There is a beautiful region of nebulosity up and to the left of Deneb which is visible with binoculars in a very dark and clear sky. Photographs show an outline that looks like North America - hence its name the North America Nebula. Just to its right is a less bright region that looks like a Pelican, with a long beak and dark eye, so not surprisingly this is called the Pelican Nebula. The photograph below shows them well.
Brocchi's Cluster An easy object to spot with binoculars in Gygnus is "Brocchi's Cluster", often called "The Coathanger",although it appears upside down in the sky! Follow down the neck of the swan to the star Alberio, then sweep down and to its lower left. You should easily spot it against the dark dust lane behind.
The constellations Pegasus and Andromeda
The Square of Pegasus is in the south during the evening and forms the body of the winged horse. The square is marked by 4 stars of 2nd and 3rd magnitude, with the top left hand one actually forming part of the constellation Andromeda. The sides of the square are almost 15 degrees across, about the width of a clentched fist, but it contains few stars visibe to the naked eye. If you can see 5 then you know that the sky is both dark and transparent! Three stars drop down to the right of the bottom right hand corner of the square marked by Alpha Pegasi, Markab. A brighter star Epsilon Pegasi is then a little up to the right, at 2nd magnitude the brightest star in this part of the sky. A little further up and to the right is the Globular Cluster M15. It is just too faint to be seen with the naked eye, but binoculars show it clearly as a fuzzy patch of light just to the right of a 6th magnitude star.
The stars of Andromeda arc up and to the left of the top left star of the square, Sirra or Alpha Andromedae. The most dramatic object in this constellation is M31, the Andromeda Nebula. It is a great spiral galaxy, similar to, but somewhat larger than, our galaxy and lies about 2.5 million light years from us. It can be seen with the naked eye as a faint elliptical glow as long as the sky is reasonably clear and dark. Move up and to the left two stars from Sirra, these are Pi amd Mu Andromedae. Then move your view through a rightangle to the right of Mu by about one field of view of a pair of binoculars and you should be able to see it easily. M31 contains about twice as many stars as our own galaxy, the Milky Way, and together they are the two largest members of our own Local Group of about 3 dozen galaxies.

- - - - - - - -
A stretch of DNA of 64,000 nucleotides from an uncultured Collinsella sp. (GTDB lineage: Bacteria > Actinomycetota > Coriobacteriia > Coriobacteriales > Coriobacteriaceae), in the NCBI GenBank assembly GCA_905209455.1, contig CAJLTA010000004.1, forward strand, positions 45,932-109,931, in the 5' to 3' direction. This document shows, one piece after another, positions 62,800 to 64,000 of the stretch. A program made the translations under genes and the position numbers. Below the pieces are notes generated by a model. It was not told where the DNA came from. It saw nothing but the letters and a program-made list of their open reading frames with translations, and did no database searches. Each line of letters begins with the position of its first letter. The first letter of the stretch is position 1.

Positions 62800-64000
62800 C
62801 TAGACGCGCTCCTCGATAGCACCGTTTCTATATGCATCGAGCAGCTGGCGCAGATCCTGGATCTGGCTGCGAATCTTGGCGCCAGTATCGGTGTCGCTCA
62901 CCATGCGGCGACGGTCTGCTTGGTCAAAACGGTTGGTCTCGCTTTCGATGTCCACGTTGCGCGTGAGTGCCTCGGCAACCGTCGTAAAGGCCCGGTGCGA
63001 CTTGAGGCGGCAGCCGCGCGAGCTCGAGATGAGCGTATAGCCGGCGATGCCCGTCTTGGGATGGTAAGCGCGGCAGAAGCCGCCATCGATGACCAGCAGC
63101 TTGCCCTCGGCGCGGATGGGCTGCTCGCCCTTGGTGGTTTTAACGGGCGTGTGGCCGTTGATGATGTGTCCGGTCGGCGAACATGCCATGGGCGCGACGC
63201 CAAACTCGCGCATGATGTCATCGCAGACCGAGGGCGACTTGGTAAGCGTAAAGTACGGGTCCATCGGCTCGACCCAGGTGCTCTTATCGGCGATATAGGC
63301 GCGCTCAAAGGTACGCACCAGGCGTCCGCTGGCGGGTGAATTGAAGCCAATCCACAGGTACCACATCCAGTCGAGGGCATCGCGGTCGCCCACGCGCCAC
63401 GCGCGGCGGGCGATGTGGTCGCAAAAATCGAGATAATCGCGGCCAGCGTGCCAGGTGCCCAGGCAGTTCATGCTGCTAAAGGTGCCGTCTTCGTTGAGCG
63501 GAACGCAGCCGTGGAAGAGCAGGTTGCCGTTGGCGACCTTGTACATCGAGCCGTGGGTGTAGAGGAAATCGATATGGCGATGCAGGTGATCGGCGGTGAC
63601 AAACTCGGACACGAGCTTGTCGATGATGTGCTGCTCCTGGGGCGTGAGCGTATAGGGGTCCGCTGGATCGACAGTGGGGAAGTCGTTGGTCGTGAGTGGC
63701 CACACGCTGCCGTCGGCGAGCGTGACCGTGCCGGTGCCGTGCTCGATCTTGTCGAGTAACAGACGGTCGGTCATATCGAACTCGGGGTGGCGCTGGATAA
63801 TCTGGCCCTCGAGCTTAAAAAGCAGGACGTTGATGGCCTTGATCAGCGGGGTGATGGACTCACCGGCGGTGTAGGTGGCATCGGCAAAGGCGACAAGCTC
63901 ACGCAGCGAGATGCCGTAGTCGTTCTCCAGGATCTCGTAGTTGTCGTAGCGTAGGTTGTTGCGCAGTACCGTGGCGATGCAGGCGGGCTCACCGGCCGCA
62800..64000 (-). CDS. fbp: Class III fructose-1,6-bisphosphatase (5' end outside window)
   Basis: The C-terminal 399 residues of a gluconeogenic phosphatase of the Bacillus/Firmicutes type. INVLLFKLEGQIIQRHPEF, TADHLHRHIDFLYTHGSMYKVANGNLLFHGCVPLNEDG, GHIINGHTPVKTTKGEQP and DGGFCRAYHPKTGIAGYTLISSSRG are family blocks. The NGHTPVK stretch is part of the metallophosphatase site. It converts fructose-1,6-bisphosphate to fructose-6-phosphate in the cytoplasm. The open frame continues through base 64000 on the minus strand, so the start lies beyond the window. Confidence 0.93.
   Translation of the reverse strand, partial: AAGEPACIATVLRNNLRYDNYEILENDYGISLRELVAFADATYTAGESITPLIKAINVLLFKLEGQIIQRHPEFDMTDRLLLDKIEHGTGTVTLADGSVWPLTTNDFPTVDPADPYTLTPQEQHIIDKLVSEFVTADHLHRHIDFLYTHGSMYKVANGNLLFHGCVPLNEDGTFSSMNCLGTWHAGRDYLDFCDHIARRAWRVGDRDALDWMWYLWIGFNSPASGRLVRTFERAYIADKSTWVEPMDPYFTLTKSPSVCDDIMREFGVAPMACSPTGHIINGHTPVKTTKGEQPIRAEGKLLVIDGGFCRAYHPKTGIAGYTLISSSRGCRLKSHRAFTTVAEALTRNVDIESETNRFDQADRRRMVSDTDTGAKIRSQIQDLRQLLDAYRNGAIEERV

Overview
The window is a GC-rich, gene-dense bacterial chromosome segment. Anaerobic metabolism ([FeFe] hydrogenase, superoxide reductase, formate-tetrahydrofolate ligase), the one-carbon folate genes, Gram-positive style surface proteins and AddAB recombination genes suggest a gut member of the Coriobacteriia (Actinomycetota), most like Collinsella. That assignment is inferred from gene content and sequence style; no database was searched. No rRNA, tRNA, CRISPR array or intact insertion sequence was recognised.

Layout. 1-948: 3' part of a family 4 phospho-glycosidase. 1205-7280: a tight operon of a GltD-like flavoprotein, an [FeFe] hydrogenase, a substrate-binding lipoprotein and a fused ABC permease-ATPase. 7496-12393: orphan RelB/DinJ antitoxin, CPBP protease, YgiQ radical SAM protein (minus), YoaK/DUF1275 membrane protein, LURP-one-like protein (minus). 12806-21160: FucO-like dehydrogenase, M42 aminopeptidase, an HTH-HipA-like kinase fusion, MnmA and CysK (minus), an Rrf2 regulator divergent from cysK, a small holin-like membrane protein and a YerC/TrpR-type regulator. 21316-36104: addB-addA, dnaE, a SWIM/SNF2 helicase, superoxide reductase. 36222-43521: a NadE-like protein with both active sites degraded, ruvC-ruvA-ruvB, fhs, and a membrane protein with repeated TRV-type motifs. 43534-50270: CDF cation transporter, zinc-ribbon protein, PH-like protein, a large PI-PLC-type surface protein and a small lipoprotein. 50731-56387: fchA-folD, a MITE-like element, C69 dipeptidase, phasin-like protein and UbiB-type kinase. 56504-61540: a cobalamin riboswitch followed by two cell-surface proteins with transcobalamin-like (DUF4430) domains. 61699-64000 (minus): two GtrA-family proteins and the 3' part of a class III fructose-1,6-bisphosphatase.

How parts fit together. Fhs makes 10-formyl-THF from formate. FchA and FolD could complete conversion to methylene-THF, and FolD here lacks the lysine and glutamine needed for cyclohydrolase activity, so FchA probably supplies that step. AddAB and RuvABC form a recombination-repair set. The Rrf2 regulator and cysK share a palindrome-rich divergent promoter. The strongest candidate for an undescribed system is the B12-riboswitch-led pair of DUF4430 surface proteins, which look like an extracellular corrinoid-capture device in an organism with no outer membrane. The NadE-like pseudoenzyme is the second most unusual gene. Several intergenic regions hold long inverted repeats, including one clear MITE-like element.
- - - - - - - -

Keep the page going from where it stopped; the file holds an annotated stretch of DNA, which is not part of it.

M33 in Triangulum
If, using something like 8 by 40 binoculars, you have seen M31 as described above, it might well be worth searching for M33 in Triangulum. Triangulum is
the small faint constellation just below Andromeda. Start on M31, drop down to Mu Andromedae and keep on going in the same direction by the same distance as you have moved from M31 to Mu Andromedae. Under excellent seeing conditions (ie., very dark and clear skies) you should be able to see what looks like a little piece of tissue paper stuck on the sky or a faint cloud. It appears to have uniform brightness and shows no structure. The shape is irregular in outline - by no means oval in shape and covers an area about twice the size of the Moon. It is said that it is just visible to the unaided eye, so it the most distant object in the Universe that the eye can see. The distance is now thought to be 3.0 Million light years - just greater than that of M31.
The constellation Taurus
Taurus is one of the most beautiful constellations and you can almost imagine the Bull charging down to the left towards Orion. His face is delineated by the "V" shaped cluster of stars called the Hyades, his eye is the red giant star Aldebaran and the tips of his horns are shown by the stars beta and zeta Tauri. Although alpha Tauri, Aldebaran, appears to lie amongst the stars of the Hyades cluster it is, in fact, less than half their distance lying 68 light years away from us. It is around 40 times the diameter of our Sun and 100 times as bright.
More beautiful images by Alson Wong : Astrophotography by Alson Wong
To the upper right of Taurus lies the open cluster, M45, the Pleiades. Often called the Seven Sisters, it is one of the brightest and closest open clusters. The Pleiades cluster lies at a distance of 400 light years and contains over 3000 stars. The cluster, which is about 13 light years across, is moving towards the star Betelgeuse in Orion. Surrounding the brightest stars are seen blue reflection nebulae caused by reflected light from many small carbon grains. These relfection nebulae look blue as the dust grains scatter blue light more efficiently than red. The grains form part of a molecular cloud through which the cluster is currently passing. (Or, to be more precise, did 400 years ago!)
Close to the tip of the left hand horn lies the Crab Nebula, also called M1 as it is the first entry of Charles Messier's catalogue of nebulous objects. Lying 6500 light years from the Sun, it is the remains of a giant star that was seen to explode as a supernova in the year 1056. It may just be glimpsed with binoculars on a very clear dark night and a telescope will show it as a misty blur of light.
Its name "The Crab Nebula" was given to it by the Third Earl of Rosse who observed it with the 72 inch reflector at Birr Castle in County Offaly in central Ireland. As shown in the drawing above, it appeared to him rather lile a spider crab. The 72 inch was the world's largest telelescope for many years. At the heart of the Crab Nebula is a neutron star, the result of the collapse of the original star's core. Although only around 20 km in diameter it weighs more than our Sun and is spinning 30 times a second. Its rotating magnetic field generate beams of light and radio waves which sweep across the sky. As a result, a radio telescope will pick up very regular pulses of radiation and the object is thus also known a Pulsar. Its pulses are monitored each day at Jodrell Bank with a 13m radio telescope.